Nikon's white balance system is an RGB system looking at all three colors . . . Canon. . . is only 2. . . so auto white balance (which doesnt matter in raw) will almost always be more consistent on a nikon than canon (my canons changed white balance during a 10 shot burst! but there is a technical reason for that . . .

    A point and shoot will never beat a DSLR, even the lowest end body that is a current model from Nikon or Canon will outshoot the highest end point and shoot from these same companies.

    Dont waste money on a kit lens - buy one piece of proper glass and run with it.

    Don't want to believe any of this - that's fine. I shot Nikon for 4 years, and have shot canon now for 3 years and am in love with Canon, even with a Nikon D600 at my disposal I still prefer my Canon 5D Mark II or pro 1D Mark III ;-)

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  9. #8
    BPnet Senior Member reptileexperts's Avatar
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    Re: Which camera..

    Quote Originally Posted by sunshinenorcas View Post
    I have a 650D/t4i and love that thing to death. But the 600 (t3i) and 550 (t2i) are still very solid cameras and good entry points as well. I personally wanted the higher ISO (12800 vs 6400) so I went with that model. You can change the aperature with lenses, but you are stuck with the bodies capability for ISO... .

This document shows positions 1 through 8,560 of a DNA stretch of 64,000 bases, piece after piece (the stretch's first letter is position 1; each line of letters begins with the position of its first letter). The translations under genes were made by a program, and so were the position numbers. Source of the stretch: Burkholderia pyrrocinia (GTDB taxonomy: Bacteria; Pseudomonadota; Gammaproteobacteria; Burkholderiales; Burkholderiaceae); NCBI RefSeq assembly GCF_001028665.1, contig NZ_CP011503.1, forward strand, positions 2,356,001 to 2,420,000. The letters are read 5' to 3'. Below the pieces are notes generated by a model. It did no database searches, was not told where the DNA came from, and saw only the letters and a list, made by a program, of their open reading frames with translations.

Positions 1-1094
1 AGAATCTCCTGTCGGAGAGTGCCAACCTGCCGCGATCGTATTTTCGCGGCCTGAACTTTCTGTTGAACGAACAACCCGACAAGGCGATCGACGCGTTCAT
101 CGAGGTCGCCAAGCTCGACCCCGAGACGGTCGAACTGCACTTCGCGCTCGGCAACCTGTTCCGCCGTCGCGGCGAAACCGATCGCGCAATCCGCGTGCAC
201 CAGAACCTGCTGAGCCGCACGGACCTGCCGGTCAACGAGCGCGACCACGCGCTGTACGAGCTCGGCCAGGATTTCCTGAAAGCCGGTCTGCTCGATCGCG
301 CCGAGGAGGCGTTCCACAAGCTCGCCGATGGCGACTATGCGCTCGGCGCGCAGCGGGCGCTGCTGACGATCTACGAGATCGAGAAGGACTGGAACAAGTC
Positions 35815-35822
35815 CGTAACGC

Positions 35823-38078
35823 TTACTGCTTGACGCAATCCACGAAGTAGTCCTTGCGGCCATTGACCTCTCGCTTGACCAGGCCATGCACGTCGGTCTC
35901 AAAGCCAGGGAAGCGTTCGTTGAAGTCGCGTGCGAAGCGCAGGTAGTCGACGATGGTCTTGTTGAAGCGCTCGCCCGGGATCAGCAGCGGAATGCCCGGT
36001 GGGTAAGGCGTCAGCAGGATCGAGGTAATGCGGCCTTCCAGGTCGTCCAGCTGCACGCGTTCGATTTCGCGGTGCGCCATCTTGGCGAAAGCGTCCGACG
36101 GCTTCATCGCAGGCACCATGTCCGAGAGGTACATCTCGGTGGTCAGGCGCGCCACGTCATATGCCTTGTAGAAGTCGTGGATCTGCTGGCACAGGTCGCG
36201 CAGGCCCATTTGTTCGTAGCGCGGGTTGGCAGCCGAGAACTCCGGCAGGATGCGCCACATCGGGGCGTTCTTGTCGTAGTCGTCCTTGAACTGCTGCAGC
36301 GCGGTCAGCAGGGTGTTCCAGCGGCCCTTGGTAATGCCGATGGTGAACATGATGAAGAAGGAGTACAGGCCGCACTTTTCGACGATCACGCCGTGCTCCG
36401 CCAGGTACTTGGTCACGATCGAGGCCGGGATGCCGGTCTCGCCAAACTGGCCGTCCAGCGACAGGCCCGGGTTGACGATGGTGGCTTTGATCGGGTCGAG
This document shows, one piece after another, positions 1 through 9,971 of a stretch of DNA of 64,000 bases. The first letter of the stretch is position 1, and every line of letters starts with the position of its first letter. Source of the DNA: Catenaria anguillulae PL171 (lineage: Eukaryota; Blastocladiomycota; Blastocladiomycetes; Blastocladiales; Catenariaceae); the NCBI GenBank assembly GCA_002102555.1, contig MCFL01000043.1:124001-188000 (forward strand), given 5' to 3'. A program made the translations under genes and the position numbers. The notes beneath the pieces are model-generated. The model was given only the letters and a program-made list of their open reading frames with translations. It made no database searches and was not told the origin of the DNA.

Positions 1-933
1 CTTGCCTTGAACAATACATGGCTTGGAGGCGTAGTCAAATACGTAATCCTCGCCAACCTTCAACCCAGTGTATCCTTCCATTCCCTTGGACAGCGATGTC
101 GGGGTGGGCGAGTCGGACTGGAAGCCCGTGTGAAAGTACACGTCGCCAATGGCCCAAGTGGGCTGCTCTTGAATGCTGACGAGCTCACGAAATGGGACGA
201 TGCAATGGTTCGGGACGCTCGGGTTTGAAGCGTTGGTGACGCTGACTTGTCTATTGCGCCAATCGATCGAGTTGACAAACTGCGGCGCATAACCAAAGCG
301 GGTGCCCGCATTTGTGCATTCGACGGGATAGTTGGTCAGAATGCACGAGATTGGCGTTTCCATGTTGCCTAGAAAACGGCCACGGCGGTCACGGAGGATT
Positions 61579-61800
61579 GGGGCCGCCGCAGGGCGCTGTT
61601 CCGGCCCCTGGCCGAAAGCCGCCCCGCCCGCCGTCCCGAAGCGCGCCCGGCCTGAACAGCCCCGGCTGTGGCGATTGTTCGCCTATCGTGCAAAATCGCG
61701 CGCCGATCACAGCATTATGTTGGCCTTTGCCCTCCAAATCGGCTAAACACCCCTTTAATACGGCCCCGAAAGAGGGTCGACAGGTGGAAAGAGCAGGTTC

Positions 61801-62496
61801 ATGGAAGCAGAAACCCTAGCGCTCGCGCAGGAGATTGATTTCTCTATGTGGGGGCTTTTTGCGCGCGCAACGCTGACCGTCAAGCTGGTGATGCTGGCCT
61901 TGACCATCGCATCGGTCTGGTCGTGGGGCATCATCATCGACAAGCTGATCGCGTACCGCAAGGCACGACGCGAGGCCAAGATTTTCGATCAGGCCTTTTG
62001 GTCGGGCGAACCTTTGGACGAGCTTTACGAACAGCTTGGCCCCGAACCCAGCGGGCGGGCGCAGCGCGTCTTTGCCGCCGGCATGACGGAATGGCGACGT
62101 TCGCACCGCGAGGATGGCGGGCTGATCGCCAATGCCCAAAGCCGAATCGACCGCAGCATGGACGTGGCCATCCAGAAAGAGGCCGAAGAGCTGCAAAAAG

Not entirely true with the models you are referring to. The tXi series cameras, usually have the same sensor, but with an updated processor (Digic 3,4,5 (latest)). The ISO capabilities are technically the same, but the body allows you to increase it a stop in camera. If you were to take a t3i and shoot at ISO 1600 F4 exp 1/250 underexposed by 1 stop . .. and then take the the t5i and shoot at ISO 3200 F4 exp 1/250 (proper exposure) on the exact same image. Then go into post production (lightroom, photoshop, whatever else) and use the "exposure" tool to increase by 1 stop of light. Then ZOOM into the pixels in the shadows, or highlites, and compare the noise of the two cameras, it will be the exact same, and the image will look nearly identical. So even though your t5i can shoot 3200 or 6400 natively, you can still shoot at 1600 and increase 1 or 2 stops to get to 3200 or 6400 in post, and the noise levels produced will / should be identical based on the sensors technology.

    Confusing eh?
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  10. #9
    Registered User henryp's Avatar
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    Re: Which camera..

    Quote Originally Posted by reptileexperts View Post
    I use www.bhphoto.com almost exclusively.
    Thank you. Kind of you to say so and very gratifying.

  11. #10
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    I have a t4i and love it. That combo with a 50mm is good.